Start by reading the overview below to learn how proof by
induction works or to get a refresher.

Select a mode on the form below, then select a proof by
induction problem and click 'Start' to begin.

Modes:

Question: Perform the proof by induction yourself.

Example: Watch a proof by induction performed for the
chosen problem.

If you get stuck on a line in the proof, try the help
button [?]. It will display a help section specific to the
current part of the proof, and may have hints on what
you need to do next.

Hovering the mouse over a button will give a description
of what it does and how to use it.

The fastest way to master the interface is to open two
browser windows, one with a problem in 'Example' mode
and one with the same problem in 'Question' mode. By
going through the example step-by-step in one window,
you can try each step in the other window at the
same time.

Overview of Proof by Induction:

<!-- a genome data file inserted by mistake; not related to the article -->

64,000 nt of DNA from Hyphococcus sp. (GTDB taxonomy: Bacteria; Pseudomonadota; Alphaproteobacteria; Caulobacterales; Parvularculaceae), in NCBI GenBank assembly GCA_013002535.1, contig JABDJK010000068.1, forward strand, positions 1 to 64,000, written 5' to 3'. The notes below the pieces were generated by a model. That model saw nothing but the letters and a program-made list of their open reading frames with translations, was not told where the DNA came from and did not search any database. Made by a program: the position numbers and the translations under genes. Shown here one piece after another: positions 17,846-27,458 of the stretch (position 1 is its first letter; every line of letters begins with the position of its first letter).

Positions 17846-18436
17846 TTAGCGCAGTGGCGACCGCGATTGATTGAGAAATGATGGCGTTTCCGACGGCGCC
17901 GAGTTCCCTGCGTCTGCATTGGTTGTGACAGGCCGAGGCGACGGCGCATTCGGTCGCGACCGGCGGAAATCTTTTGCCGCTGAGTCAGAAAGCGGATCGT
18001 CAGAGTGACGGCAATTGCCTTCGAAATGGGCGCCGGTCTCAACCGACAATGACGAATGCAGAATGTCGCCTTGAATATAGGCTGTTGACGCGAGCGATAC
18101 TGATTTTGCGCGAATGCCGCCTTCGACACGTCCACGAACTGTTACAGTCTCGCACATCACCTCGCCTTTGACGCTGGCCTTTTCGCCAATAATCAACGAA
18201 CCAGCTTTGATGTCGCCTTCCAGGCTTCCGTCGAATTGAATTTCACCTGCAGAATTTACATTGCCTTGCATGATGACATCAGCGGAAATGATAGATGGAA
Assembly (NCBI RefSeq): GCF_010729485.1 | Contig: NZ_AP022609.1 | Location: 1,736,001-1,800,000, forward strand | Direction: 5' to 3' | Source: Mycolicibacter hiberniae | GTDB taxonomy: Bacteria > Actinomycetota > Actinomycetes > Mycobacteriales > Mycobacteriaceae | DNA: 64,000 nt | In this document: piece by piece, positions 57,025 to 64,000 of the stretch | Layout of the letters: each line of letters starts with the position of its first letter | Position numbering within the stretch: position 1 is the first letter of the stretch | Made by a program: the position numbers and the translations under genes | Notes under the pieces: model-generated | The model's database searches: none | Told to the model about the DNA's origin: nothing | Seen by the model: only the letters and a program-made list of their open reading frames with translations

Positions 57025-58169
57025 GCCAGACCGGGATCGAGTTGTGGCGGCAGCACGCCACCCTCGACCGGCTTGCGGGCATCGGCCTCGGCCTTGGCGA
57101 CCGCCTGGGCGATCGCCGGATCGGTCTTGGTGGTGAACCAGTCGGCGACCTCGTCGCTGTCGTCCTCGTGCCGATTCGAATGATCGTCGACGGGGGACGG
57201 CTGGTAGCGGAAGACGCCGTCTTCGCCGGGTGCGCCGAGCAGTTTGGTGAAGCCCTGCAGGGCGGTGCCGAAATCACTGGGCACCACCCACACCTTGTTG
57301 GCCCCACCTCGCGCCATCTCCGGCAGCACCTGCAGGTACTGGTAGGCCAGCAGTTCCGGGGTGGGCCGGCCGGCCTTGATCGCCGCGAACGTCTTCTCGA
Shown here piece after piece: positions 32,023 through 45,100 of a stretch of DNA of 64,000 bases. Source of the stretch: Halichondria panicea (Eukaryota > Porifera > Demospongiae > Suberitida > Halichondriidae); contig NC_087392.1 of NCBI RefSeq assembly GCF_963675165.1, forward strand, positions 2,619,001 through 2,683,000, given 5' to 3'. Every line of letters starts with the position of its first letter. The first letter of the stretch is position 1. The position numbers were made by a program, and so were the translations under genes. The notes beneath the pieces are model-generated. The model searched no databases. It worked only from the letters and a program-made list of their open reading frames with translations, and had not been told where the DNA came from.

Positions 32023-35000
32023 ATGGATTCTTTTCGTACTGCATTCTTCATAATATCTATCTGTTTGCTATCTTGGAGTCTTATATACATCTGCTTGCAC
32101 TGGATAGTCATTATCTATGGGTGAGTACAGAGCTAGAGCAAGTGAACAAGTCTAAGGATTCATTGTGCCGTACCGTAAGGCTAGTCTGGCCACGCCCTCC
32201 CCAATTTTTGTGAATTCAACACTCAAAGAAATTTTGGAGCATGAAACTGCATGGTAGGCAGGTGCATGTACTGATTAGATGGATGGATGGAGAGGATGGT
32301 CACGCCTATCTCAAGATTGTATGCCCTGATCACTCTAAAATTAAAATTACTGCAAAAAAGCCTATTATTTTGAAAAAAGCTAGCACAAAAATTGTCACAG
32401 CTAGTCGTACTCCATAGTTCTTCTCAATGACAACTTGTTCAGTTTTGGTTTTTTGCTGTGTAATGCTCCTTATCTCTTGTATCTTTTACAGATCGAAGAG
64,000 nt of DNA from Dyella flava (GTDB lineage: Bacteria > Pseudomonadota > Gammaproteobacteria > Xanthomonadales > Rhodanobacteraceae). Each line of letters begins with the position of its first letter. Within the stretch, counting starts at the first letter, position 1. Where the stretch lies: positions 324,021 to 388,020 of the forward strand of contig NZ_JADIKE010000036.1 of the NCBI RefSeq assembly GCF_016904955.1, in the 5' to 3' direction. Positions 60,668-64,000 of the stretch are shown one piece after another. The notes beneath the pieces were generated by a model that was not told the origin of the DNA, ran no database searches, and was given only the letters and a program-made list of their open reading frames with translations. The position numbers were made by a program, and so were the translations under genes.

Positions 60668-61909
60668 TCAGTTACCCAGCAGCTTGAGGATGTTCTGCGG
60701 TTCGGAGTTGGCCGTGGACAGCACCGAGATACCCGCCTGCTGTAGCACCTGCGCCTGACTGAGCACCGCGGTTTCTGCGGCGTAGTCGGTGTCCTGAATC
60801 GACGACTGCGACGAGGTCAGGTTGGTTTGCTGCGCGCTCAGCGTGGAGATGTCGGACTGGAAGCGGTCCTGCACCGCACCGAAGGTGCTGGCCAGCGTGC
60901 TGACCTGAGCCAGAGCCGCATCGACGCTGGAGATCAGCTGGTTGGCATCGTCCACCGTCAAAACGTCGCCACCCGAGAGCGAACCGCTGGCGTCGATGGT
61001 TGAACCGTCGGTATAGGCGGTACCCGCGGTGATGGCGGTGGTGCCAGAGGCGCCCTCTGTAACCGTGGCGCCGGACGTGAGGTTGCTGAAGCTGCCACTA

▽

Introduction

Proof by induction is a method used to prove a statement is
true for all natural numbers, or sometimes for all natural
numbers that are greater than some specific value.

The natural numbers are all positive integers: 1, 2, 3, 4,
5, 6, ..., ∞. Sometimes zero will also be included.

The components of a proof by induction are the
base case and the
induction step.
The induction step includes the
induction hypothesis and
induction claim.

Base Case

Let the statement to be proven be represented by (*).

As an example, in the course of this explanation we
will prove the following statement:

n

∑

i

=

1

(

2

i

)

=

2

(

n

+

1

)

−

2

(*)

for

all

n

>

0.

The first step in the proof is the base case. It involves
proving that (*) is true for the lowest possible value of
n, which we will call n_{0}.

Usually the question will ask for the statement (*) to be
proven for all natural numbers, so for n_{0} = 0 or
n_{0} = 1.

Since this example asks for all n > 0, choose
n_{0} = 1.

If the question specifies another number, like asking you
to prove for n ≥ 5 or n > 3, then you just make
the base case n_{0} = 5 or n_{0} = 4
instead.

Once the value of the base case n_{0} has been
identified, the statement (*) must be proven true for